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FINRA Witnesses

"FINRA Witnesses" refers to individuals who provide information to the Financial Industry Regulatory Authority ("FINRA"). FINRA is not an agency of the United States Government. It is technically a private organization, or a "self-regulatory organization" (an "SRO"), but it operates with powers delegated to it by the U.S. Securities and Exchange Commission. FINRA does not have jurisdiction over everyone; it only has authority over securities firms doing business in the United States that are Members of FINRA and "associated persons", such as registered representatives working for those securities firms.

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Sometimes people reach out to FINRA on their own because they have information about a fraud or other violation of the federal securities laws that they think FINRA should know about. Other times, FINRA may ask someone to talk to them over the telephone or to come in to FINRA's offices to talk about something. FINRA sometimes makes this request informally through a letter or a telephone call. This is called an "informal request". Other times, FINRA may send someone a formal notice in accordance with its official Rules that requires that person to come in and answer FINRA's questions under oath.

"FINRA witness" usually means someone who may have information about a securities fraud or other violation of the securities laws. But that is not always the case. Sometimes FINRA thinks a person might have some information, but it is not certain. For example, this sometimes happens when FINRA is investigating something and they want to talk to everyone who worked in a securities firm or in one of the securities firm's particular offices or departments, to find out who, if anyone, may know something about what FINRA thinks happened.

A FINRA witness may be someone who did nothing wrong but who came across some information that one or more other people may have committed a fraud or other securities violation. A FINRA witness may also be someone who may have committed or helped others to commit a fraud or securities violation; such people are sometimes referred to as "subjects" or "targets" of an investigation. While FINRA sometimes may not be willing to use the terms "subject" or "target", they are terms that are often used by people outside of FINRA. When people talk about a "subject" of an investigation, they usually mean someone who FINRA thinks may or may not have committed a fraud or securities violation, but FINRA cannot be certain without more information. "Target" is usually used to refer to someone who FINRA likely thinks actually did commit a fraud or securities violation, based on information that FINRA has at the time. All of these people are technically "FINRA witnesses" or potential FINRA witnesses.

Over the course of a FINRA investigation, someone who FINRA initially believes may be just a witness may come to be viewed as a "subject" or a "target". Likewise, over the course of a FINRA investigation, someone who FINRA initially believes may be a potential "subject" or "target" may come to be viewed as just an innocent witness. Again, sometimes FINRA may not be willing to use these terms, and may instead simply refer to someone as a "witness" if anything.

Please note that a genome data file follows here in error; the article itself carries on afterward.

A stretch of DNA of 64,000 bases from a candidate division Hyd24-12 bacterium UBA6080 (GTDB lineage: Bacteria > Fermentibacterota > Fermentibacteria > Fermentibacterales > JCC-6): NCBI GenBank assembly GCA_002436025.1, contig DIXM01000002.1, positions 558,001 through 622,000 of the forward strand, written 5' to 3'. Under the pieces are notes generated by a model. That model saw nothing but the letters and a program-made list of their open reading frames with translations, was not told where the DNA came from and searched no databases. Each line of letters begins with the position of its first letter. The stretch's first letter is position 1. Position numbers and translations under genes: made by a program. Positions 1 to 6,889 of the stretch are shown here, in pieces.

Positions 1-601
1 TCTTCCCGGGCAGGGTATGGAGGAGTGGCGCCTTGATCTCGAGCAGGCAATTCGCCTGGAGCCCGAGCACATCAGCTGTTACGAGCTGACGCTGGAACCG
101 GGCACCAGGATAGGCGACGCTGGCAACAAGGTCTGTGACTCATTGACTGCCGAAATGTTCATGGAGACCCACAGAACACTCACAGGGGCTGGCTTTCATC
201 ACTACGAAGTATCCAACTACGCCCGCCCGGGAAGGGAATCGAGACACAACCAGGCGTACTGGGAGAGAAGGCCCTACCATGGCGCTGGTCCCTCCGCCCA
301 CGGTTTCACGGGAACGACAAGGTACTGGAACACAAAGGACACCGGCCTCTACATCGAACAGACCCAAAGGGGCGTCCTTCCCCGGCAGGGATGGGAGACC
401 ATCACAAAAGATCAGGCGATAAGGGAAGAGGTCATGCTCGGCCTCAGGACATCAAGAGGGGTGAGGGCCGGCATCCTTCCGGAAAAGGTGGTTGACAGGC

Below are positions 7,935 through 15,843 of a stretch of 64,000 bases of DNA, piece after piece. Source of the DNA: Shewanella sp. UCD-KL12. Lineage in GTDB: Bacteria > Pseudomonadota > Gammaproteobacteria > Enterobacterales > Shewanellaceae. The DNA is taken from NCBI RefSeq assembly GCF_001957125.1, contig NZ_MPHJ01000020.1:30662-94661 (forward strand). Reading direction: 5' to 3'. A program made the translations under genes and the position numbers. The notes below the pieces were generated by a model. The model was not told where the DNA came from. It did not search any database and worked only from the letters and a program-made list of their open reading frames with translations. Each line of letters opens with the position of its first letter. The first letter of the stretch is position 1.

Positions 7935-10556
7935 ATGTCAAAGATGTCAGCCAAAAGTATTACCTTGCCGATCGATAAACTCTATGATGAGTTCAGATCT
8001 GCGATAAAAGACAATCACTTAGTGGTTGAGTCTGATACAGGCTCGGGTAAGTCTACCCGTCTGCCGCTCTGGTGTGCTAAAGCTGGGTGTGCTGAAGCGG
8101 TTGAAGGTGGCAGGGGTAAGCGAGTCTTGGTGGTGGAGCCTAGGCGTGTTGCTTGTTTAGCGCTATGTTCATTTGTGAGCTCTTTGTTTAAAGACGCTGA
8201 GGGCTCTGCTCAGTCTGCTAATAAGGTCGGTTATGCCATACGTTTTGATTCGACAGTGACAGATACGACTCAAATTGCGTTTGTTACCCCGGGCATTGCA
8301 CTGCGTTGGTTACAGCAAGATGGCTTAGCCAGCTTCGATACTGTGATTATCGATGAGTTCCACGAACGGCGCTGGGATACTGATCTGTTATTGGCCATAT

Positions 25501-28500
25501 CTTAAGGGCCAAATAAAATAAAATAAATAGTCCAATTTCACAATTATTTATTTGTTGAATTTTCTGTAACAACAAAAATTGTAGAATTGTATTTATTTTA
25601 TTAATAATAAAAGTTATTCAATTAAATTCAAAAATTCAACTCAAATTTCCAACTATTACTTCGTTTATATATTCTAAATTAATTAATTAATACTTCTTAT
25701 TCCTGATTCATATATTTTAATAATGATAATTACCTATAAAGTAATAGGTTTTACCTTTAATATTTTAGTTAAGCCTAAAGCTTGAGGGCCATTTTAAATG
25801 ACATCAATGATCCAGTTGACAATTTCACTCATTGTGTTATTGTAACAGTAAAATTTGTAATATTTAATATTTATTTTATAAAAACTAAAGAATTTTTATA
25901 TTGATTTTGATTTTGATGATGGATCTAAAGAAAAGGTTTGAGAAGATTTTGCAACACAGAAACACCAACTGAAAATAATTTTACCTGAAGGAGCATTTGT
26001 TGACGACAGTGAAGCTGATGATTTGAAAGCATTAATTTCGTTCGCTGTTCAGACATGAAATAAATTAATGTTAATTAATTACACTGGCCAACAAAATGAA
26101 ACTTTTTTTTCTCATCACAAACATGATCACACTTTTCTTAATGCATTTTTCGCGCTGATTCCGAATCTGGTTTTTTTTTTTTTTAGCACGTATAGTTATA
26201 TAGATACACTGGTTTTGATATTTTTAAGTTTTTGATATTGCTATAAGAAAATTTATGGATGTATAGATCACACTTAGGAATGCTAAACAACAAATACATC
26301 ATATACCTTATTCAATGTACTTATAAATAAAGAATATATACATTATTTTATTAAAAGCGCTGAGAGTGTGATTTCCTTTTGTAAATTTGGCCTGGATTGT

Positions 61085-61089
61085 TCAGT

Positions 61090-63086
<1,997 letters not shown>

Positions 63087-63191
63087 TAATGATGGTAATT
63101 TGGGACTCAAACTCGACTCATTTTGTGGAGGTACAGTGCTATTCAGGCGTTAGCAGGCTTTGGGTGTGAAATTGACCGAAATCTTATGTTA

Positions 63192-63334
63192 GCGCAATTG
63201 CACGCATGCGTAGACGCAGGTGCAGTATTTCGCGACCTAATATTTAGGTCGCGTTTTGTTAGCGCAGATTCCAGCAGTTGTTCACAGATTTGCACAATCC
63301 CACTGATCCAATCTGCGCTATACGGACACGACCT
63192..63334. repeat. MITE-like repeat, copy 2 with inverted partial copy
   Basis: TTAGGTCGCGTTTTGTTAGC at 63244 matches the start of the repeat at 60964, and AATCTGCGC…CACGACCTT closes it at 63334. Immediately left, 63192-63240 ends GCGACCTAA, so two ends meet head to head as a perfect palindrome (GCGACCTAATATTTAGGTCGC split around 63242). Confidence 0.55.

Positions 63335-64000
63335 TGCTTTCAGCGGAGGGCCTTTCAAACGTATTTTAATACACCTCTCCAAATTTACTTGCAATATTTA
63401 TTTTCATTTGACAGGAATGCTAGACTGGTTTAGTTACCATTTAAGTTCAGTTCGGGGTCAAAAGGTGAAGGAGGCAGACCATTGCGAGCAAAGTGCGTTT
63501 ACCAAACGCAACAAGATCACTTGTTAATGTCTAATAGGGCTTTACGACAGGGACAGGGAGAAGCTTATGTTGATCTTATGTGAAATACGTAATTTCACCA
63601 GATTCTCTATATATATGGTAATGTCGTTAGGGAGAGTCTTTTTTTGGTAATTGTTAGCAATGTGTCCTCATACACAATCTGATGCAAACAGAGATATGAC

When someone talks to FINRA, the conversation may be done informally over the telephone or in a FINRA office, and one or more FINRA lawyers will often take handwritten notes of what is said. This is more likely to happen when the person contacts FINRA and requests a telephone call or a meeting on their own. When FINRA asks a person to talk to it "informally", the person may or may not be sworn in under oath to tell the truth, and the conversation may or may not be recorded word-for-word in an official transcript. When FINRA sends someone a formal notice to appear for testimony, that person will usually be sworn in under oath and the deposition (sometimes called an "On The Record" or "OTR") will typically be recorded word-for-word in an official transcript.

If you would like information about The Pickholz Law Offices' experience representing FINRA Witnesses, or those who believe that they may become a FINRA witness, please feel free to click on the "Our Cases & Results" link and the other links on the right side of this page.

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The Pickholz Law Offices represents U.S. and international clients in securities and white collar cases. The Firm has helped whistleblowers report frauds to the SEC, CFTC, and IRS, and has defended clients in investigations by the SEC, CFTC, DOJ, FINRA, and other financial and securities enforcement regulators.

The Firm’s founder, Jason Pickholz, is the author of the two-volume book Securities Crimes, has appeared on tv and radio, and has taught continuing legal education courses. A former BigLaw partner, he has been representing clients in financial and securities fraud cases since 1995. In recognition of his many achievements, Mr. Pickholz was elected by his legal peers to be a Fellow of The New York Bar Foundation, an honor limited to just 1% of all attorneys in the New York State Bar Association.

Mr. Pickholz has been counsel in many high-profile cases. He was the first attorney ever to win an SEC whistleblower award on appeal to the Commission, which Inside Counsel magazine called one of the five key events in the history of the SEC whistleblower program. On the defense side, Mr. Pickholz has defended clients in the SEC’s COVID-19 investigations, the CFTC’s cryptocurrency cases, and a former US Senator, among others.

If you want to speak with a CFTC, IRS, or SEC whistleblower lawyer, or with a white collar defense lawyer, you can call the Firm at 347-746-1222.

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